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Get it Cheaper, Get it Quicker: The Relationship in U.S. Neighborhoods Between Fast Food and Economic Class

Status Complete
Seeking Researchers No
Start Date 12/01/2012
End Date 07/01/2013
Funding Source Undergraduate Research Grant
Funding Amount
Community Partner
Related Course
Last Updated 01/30/2013 05:15PM
Keywords fast food


  Nelta Edwards

Student Researchers
  Brianne Bowers


The number of obesity, diabetes and other diet-related disease cases among adults
are increasing rapidly in the United States (Mokdad et al 2001). The food choice options one has access to can be highly dependent on the neighborhood in which one lives in (Yer Ploeg et al 2009). This can make it difficult to cat healthy if the options available to someone in their neighborhood arc more likely to be fast food restaurants than grocer; stores (Sharkey et al 2011 ). What if a certain demographic group was more likely to live ncar more fast food restaurants than another? That demographic group would be more likely to eat unhealthy diets than other demographic groups because of the food options available to them in their neighborhood. 1 he purpose of this study is to determine if there is a relationship between the number of fast food restaurants in a neighborhood and that neighborhood's economic class.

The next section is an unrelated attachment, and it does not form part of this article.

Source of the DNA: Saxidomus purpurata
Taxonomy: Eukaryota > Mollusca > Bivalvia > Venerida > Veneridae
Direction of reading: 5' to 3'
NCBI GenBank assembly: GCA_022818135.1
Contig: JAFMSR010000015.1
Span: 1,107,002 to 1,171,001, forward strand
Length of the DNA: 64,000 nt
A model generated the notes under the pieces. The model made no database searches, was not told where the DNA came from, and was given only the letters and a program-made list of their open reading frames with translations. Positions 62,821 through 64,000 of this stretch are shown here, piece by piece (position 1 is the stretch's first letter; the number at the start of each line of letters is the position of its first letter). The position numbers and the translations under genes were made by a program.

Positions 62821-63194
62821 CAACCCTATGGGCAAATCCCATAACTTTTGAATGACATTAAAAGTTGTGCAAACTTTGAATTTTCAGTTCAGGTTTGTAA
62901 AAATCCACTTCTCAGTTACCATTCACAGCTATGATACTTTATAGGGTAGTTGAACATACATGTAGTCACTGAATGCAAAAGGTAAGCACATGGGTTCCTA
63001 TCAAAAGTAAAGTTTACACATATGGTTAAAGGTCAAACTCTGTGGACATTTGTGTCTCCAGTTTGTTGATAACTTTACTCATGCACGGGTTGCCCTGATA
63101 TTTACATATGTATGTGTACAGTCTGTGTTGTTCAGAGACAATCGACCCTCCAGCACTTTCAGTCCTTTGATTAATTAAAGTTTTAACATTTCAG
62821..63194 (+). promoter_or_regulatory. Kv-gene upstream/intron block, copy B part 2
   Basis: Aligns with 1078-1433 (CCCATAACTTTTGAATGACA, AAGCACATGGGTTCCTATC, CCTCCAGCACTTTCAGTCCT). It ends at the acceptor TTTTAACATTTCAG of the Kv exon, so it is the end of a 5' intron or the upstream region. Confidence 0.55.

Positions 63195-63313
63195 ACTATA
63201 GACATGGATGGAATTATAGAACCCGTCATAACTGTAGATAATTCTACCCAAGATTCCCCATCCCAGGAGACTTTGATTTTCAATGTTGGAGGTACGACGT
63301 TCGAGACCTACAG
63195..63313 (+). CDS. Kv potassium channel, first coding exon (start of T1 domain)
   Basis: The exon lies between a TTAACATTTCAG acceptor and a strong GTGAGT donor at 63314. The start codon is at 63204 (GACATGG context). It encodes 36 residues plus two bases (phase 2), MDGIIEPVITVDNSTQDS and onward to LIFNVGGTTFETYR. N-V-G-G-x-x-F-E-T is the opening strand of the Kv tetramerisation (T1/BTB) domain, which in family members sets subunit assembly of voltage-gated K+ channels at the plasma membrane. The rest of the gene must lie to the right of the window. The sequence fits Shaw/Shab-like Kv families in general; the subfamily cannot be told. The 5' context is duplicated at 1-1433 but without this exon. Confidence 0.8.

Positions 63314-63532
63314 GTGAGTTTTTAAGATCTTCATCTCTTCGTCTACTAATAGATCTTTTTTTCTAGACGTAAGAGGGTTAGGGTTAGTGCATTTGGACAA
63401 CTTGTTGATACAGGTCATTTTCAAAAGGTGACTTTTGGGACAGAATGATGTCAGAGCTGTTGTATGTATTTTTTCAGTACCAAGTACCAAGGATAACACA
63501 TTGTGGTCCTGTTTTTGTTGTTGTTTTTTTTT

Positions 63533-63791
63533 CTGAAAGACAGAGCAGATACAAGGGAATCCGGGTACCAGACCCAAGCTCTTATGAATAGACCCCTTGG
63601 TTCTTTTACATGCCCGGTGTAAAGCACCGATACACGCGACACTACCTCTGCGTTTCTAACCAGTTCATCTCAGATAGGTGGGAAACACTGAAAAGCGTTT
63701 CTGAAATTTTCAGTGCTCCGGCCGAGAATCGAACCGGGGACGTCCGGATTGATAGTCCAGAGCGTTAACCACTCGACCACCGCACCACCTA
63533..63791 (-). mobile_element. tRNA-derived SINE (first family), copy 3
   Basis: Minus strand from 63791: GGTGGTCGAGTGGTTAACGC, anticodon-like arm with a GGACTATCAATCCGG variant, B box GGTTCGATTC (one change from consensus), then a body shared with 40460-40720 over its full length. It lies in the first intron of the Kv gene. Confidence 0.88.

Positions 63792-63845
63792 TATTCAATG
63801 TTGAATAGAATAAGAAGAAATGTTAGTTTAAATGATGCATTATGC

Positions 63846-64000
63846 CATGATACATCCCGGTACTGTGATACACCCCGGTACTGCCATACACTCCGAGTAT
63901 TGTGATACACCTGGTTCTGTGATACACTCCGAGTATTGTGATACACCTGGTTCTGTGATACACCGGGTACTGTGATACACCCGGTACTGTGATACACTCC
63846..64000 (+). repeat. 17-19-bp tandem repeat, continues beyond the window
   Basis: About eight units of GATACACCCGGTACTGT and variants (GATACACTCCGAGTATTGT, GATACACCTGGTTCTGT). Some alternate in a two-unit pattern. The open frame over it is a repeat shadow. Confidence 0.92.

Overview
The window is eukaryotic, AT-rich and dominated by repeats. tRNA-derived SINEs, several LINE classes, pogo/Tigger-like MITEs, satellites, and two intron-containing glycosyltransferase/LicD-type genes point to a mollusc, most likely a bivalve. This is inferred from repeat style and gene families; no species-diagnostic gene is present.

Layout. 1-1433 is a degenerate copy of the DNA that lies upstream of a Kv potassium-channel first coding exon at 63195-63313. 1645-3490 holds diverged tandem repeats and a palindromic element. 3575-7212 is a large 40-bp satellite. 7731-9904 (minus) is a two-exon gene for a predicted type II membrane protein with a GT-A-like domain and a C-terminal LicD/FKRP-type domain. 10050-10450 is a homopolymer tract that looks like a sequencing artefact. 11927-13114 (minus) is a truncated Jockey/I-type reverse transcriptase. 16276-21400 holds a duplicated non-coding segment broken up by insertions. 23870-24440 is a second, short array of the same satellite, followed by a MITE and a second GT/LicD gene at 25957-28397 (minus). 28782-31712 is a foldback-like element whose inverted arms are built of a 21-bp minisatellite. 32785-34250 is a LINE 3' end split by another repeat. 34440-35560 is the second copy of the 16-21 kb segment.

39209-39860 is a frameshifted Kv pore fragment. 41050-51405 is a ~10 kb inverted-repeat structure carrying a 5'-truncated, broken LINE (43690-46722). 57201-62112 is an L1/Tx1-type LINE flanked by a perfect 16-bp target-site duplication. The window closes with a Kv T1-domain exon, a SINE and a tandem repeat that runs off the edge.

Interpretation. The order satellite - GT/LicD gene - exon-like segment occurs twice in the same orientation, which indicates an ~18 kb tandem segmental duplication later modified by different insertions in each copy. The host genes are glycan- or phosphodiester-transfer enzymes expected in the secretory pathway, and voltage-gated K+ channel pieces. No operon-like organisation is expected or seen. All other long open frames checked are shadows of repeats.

Specific Aims: Five national fast food restaurant chains will be included in this study: Subway, McDonald's, Starbucks, Pizza Hut and Burger King. Six fast food rates will be calculated: the fast food rates of each of the above restaurants as well as a total fast food rate of all of the fast food restaurants in an area. Median household income will be the variable used to measure the economic class of a neighborhood. This study will determine if there is a significant relationship between fast food rate and social class and discuss the consequences of these relationships.

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